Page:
Economic shock therapy?
[inspic=78,,,0]It looks like the Turkmen government is going to continue economic reforms aimed at bringing Turkmenistan’s economy closer to market economy. Some commentators have even called it the beginning of an economic shock therapy.
On April 14 Turkmenistan’s President Gurbanguly Berdymukhammedov held a government meeting, which addressed the results of the first quarter of 2008 as well as the future strategy for improving the country’s socio-economic development. In particular, a decree “On introducing the redenomination (changing the currency value) of the national currency of Turkmenistan” was adopted. The session also highlighted that a unified dollar exchange rate is scheduled to replace the state-controlled ?nd commercial rates.
The denomination of manat is scheduled to take place as of January 1, 2009. However for the time being, it was the announced introduction of unified dollar exchange rate that has been most painful for people.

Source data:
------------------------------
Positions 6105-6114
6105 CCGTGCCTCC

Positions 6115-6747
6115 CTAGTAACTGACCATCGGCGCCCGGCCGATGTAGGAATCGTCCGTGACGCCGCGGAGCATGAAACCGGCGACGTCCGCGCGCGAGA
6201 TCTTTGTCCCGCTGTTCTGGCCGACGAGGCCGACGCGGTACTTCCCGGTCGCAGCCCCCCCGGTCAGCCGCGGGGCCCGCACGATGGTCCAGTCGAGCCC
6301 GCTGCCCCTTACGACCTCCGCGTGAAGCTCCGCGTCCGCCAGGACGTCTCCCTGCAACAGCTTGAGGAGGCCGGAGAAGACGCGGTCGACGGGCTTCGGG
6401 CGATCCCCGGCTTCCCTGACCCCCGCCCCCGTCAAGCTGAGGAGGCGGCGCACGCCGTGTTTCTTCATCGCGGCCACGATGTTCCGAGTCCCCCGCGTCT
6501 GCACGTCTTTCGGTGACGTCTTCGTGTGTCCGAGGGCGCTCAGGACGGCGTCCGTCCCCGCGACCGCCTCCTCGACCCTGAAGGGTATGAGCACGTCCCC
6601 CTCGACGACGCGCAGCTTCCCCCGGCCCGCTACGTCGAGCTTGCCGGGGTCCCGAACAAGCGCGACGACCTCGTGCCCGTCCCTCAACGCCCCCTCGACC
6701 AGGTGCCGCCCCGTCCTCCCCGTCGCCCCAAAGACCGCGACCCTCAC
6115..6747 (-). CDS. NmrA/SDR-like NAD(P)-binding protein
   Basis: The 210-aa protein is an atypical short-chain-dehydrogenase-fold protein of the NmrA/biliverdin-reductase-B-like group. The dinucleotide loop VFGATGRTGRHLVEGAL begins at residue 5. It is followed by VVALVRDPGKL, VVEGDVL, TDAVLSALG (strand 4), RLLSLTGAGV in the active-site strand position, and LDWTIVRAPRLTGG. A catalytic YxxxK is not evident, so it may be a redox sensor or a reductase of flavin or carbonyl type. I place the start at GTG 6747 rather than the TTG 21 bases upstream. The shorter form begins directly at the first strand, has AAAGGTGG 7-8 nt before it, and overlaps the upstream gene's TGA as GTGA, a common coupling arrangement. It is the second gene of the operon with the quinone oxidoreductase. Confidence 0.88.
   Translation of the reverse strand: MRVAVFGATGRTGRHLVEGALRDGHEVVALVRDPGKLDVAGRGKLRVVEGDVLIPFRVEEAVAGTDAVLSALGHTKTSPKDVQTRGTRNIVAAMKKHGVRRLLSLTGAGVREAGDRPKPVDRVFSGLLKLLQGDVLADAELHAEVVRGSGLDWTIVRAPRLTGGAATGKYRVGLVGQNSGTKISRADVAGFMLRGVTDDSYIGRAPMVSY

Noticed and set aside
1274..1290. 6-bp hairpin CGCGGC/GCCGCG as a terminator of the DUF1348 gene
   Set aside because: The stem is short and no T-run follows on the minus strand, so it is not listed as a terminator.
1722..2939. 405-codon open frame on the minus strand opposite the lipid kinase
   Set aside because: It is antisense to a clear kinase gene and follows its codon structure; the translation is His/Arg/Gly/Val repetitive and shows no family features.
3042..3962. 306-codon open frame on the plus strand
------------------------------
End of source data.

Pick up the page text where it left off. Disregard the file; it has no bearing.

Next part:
The next day the news caused panic among the Turkmen residents. Starting from May 1 (or throughout May) a new dollar exchange rate will allegedly be introduced. One dollar is expected to equal 10,000 manats whereas according to other sources one dollar will equal 17,000-18,000 manats. People rushed to the currency exchange offices to exchange their foreign currency savings. However, referring to a manat shortage, the exchange offices allow each person to sell up to 100 dollars at a time. In order to exchange as much cash as possible, people bring their relatives and friends. Huge hour-long queues have formed at the currency exchange offices.
Experts are not unanimous in their assessment of the current economic reform. Some of them criticize the government, indicating that its plans may e.g. spur inflation. Nevertheless, it seems that in this case the authorities can hardly be accused of ill will. It looks like they have good intentions and really intend to reform (at least partially) the Turkmen economy. The fact that they make mistakes is yet another issue. Maybe it would be a good idea to invite experts from other countries, e.g. from East-Central Europe, that have recently undergone transformation?